The National Football League has tried for decades to bring the stadium experience to its television broadcasts. Now it wants to make fans at...

The National Football League has tried for decades to bring the stadium experience to its television broadcasts. Now it wants to make fans at stadiums feel as if they are in their living rooms.

NFL commissioner Roger Goodell told ProFootballTalk.com this week that he wants to make free and easily accessible Wi-Fi a staple at every NFL stadium so that fans can surf the Internet as easily as they would at home.

“We believe that it is important to get technology into our stadiums,” Goodell told the site. “We have made the point repeatedly that the experience at home is outstanding, and we have to compete with that in some fashion by making sure that we create the same kind of environment in our stadiums and create the same kind of technology.”

Is this a man bites dog moment? Or just an acknowledgment of the interactive experience that watching NFL games has become for the couch potato as well as how watching the game at home is a far more affordable option than going to the stadium?

Fantasy football has millions of fans tethered to their laptops — or their smart phones — keeping track of their teams every Sunday. The NFL has tapped into the fantasy market by not only sponsoring leagues at NFL.com but also by starting the “RedZone” channel in which fans can watch every touchdown of every game. RedZone is available as both an over-the-air channel and on cell phones.

The explosion of social media has also allowed fans to comment on the game in real time on networks such as Twitter and Facebook. Add it all up and fans at games have far fewer interactive options than those watching at home.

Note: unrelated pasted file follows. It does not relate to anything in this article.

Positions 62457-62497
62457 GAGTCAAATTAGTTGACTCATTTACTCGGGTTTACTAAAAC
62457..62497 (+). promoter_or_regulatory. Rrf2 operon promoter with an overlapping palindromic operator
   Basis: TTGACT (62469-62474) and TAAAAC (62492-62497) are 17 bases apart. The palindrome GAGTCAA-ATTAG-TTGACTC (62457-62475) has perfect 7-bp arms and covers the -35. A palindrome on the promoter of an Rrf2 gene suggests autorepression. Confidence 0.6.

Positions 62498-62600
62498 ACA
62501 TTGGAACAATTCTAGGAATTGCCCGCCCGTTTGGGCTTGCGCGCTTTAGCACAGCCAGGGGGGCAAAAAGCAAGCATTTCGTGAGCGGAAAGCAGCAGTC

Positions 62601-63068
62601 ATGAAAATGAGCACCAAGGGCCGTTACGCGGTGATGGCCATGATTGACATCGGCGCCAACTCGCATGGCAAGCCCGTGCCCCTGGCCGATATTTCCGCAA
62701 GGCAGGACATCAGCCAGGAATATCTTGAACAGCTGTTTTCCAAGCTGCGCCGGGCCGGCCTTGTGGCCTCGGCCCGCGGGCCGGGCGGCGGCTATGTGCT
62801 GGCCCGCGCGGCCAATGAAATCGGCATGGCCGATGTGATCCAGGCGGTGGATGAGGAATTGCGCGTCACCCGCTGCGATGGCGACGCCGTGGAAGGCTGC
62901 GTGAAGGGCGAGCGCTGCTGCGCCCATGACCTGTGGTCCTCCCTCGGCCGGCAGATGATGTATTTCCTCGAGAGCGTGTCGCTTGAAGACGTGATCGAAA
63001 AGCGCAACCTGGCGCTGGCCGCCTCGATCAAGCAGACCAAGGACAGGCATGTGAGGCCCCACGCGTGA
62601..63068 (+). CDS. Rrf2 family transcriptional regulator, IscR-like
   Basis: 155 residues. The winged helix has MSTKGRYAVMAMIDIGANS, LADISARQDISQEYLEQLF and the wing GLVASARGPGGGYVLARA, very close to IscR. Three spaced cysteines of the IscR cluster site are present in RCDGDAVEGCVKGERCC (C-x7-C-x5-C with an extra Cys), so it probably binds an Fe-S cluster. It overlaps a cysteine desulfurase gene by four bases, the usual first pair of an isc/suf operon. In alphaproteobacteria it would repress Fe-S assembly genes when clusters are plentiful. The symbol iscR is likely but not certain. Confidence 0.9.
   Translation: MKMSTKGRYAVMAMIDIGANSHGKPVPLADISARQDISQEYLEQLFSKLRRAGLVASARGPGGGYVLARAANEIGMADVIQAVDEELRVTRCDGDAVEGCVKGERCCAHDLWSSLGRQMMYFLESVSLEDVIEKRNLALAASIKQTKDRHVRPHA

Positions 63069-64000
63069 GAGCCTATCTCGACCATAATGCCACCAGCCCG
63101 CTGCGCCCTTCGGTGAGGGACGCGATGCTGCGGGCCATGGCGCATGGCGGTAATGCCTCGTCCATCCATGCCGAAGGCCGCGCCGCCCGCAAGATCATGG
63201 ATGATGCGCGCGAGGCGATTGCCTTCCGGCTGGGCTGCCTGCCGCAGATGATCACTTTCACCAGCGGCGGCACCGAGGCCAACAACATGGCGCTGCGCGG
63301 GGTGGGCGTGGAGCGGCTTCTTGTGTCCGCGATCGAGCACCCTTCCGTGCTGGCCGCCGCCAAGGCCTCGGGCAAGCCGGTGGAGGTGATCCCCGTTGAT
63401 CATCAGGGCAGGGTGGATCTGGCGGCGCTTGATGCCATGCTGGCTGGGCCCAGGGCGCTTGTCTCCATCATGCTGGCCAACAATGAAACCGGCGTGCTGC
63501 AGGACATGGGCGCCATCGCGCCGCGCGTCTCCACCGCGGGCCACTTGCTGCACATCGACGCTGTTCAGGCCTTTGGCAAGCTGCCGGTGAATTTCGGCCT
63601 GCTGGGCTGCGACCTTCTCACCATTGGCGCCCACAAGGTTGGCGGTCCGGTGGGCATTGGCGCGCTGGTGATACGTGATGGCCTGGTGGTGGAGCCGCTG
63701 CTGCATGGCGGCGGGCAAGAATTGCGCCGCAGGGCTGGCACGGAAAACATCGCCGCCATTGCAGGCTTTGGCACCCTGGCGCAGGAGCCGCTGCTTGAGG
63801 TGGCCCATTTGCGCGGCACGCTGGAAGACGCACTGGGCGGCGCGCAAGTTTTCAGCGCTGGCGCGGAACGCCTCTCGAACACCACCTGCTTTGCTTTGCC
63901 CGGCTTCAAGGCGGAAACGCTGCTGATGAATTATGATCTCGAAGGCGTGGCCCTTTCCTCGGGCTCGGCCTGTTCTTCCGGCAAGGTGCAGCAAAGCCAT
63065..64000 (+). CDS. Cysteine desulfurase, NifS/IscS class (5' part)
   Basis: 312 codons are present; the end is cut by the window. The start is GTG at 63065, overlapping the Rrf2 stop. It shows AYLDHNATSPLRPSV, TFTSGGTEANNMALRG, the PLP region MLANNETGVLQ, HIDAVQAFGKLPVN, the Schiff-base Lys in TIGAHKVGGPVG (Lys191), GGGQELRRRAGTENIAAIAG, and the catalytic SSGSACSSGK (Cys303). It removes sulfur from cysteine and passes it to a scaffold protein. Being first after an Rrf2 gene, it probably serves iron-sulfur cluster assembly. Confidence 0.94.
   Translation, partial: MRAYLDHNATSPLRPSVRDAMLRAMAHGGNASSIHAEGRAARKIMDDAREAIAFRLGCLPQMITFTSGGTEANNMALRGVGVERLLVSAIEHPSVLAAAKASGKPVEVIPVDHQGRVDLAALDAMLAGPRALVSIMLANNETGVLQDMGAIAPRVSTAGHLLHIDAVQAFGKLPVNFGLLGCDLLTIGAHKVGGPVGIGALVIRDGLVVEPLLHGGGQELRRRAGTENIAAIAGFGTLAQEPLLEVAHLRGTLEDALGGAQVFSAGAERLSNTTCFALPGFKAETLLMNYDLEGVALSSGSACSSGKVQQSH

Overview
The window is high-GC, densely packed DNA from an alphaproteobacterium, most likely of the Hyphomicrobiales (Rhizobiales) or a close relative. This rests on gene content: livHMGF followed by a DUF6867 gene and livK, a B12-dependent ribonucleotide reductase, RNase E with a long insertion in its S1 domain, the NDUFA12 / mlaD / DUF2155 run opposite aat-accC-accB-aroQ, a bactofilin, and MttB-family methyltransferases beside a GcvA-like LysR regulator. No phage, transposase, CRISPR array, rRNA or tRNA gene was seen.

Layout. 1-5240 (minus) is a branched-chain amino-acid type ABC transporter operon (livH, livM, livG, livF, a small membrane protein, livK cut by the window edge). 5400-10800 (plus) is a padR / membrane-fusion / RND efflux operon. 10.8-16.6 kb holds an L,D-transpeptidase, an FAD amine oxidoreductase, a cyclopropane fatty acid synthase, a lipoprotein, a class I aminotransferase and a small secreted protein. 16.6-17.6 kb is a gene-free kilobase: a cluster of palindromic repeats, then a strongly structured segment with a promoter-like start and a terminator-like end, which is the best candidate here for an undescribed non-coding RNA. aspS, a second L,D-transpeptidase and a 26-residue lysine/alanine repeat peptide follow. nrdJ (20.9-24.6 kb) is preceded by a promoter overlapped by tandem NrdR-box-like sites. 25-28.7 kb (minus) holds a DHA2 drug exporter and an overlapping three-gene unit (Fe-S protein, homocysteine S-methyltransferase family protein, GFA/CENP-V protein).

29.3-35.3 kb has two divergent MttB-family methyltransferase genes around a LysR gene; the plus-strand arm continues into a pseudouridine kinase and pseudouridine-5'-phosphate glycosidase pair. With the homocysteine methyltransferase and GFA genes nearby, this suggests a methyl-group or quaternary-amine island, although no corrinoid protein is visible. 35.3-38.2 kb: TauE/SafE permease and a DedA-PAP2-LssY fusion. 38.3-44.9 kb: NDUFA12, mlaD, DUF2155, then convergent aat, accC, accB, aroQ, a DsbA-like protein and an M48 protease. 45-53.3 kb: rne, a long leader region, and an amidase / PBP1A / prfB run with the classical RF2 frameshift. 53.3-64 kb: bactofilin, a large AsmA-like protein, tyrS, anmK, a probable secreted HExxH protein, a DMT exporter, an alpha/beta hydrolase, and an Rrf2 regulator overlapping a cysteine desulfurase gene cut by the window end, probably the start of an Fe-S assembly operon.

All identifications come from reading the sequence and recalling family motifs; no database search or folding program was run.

“We want them to have access to the same information,” Goodell said. “Have access to our RedZone. Have access to highlights. Be able to engage in social media, including fantasy football. When you come to our stadium, we want to make it a great experience.”

But will it match the one at home? A case could be made that the NFL is better at generating made-for-TV storylines than the networks that produce original shows.

NFL programming accounted for nine of the top 10 broadcasts in 2011, with only the Academy Awards (at no. 9) breaking football’s dominance. NBC’s Sunday Night Football is regularly the most-watched show on television and last year’s season finale between the New York Giants and Dallas Cowboys drew the biggest audience in the six-year history of the program.

Indeed, in a perpetually struggling economy, the at-home experience may be too good for the NFL’s own good. Since the start of the 2008 season, 73 regular season games have failed to sell out, which meant they were blacked out in the television market of the home team.

Even contending teams are not exempt from blackout concerns. The Cincinnati Bengals made the playoffs last season but sold out just two home games at Paul Brown Stadium. In 2010, the Tampa Bay Buccaneers went 10-6 and missed the playoffs on tiebreakers but didn’t sell out a single game at Raymond James Stadium.

Just 17 games were blacked out in 2006 and 2007, including a record-low seven in 2006. On the bright side for the NFL, the number of non-sellouts did drop from 26 in 2010 to 16 last year. The league has to hope that number will drop by bringing a little bit of the living room experience into 70,000-seat stadiums.